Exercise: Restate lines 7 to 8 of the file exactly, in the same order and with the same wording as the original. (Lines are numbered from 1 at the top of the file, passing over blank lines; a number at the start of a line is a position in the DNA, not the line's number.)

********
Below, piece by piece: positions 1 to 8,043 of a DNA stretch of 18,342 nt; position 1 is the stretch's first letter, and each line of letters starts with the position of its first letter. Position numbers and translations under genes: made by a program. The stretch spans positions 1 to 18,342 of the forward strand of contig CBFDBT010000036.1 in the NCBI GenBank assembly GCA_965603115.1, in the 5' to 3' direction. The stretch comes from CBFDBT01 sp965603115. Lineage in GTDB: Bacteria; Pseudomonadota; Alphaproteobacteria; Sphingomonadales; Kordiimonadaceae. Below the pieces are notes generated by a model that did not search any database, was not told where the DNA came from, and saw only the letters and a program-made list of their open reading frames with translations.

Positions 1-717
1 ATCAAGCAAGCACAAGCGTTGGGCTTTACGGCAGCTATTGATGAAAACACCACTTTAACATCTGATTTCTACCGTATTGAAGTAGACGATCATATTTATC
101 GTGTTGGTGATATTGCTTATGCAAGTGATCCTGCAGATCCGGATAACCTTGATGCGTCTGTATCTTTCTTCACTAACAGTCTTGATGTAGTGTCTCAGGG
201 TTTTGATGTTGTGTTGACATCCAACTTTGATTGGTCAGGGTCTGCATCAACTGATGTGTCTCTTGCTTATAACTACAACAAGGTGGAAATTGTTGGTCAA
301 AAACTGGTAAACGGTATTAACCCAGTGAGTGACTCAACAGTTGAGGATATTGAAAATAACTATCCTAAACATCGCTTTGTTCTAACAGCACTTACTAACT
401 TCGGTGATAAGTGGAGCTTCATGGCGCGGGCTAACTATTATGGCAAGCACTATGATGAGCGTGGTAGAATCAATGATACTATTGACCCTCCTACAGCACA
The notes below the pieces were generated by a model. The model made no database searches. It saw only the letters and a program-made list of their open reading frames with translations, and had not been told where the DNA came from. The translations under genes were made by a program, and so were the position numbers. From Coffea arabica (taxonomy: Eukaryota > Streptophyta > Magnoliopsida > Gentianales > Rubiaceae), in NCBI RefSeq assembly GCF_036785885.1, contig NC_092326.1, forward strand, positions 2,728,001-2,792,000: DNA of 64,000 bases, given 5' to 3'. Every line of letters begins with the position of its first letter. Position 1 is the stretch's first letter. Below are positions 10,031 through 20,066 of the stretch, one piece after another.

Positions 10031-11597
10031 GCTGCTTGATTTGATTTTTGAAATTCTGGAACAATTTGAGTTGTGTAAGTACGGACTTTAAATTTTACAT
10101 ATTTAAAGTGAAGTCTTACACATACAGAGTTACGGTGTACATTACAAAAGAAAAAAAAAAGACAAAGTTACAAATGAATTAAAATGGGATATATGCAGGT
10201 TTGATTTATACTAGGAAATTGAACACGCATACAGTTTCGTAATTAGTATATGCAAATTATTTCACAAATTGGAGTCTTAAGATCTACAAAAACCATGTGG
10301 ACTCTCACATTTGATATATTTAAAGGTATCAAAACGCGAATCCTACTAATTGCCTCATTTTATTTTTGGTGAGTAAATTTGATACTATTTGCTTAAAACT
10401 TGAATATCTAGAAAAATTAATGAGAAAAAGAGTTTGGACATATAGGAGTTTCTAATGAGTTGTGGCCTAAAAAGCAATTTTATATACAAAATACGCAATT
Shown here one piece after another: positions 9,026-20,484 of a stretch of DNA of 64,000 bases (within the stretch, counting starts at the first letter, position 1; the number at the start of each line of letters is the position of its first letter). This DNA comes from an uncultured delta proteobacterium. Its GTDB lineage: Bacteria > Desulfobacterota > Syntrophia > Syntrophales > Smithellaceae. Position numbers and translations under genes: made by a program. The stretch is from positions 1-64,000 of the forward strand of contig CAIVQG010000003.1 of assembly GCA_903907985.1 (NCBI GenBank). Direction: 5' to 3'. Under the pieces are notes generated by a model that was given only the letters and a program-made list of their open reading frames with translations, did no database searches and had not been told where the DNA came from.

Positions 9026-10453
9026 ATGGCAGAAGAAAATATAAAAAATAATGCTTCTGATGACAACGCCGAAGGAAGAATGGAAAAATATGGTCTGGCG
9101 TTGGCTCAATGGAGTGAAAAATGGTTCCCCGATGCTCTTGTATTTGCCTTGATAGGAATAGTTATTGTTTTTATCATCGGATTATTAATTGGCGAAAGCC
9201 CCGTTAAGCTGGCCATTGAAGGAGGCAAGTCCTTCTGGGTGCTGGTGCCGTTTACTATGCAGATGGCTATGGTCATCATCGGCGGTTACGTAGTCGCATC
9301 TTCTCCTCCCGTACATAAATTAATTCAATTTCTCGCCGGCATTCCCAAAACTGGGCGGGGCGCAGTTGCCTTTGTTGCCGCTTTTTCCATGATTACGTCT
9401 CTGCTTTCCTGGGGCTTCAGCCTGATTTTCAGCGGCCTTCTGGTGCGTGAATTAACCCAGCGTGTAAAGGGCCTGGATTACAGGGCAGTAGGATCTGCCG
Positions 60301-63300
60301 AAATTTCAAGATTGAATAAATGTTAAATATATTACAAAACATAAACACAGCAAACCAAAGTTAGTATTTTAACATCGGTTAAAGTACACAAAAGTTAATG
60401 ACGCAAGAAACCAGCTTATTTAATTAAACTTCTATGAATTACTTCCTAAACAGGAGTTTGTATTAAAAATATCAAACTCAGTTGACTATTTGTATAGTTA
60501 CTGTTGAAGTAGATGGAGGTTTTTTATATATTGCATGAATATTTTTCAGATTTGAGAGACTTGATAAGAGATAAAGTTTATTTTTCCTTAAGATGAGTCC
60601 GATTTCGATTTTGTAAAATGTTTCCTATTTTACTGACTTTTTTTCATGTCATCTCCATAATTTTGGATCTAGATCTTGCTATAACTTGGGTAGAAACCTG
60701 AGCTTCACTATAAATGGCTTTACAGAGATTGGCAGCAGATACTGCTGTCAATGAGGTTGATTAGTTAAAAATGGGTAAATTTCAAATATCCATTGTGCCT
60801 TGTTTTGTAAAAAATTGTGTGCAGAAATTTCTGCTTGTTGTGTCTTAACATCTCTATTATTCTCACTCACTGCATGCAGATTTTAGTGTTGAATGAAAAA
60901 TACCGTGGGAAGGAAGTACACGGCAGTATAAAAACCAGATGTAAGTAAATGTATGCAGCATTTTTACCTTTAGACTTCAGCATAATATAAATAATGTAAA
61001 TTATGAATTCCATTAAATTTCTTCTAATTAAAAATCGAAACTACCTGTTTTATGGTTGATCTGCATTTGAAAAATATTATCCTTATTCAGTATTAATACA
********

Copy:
401 TCGGTGATAAGTGGAGCTTCATGGCGCGGGCTAACTATTATGGCAAGCACTATGATGAGCGTGGTAGAATCAATGATACTATTGACCCTCCTACAGCACA
The notes below the pieces were generated by a model. The model made no database searches. It saw only the letters and a program-made list of their open reading frames with translations, and had not been told where the DNA came from. The translations under genes were made by a program, and so were the position numbers. From Coffea arabica (taxonomy: Eukaryota > Streptophyta > Magnoliopsida > Gentianales > Rubiaceae), in NCBI RefSeq assembly GCF_036785885.1, contig NC_092326.1, forward strand, positions 2,728,001-2,792,000: DNA of 64,000 bases, given 5' to 3'. Every line of letters begins with the position of its first letter. Position 1 is the stretch's first letter. Below are positions 10,031 through 20,066 of the stretch, one piece after another.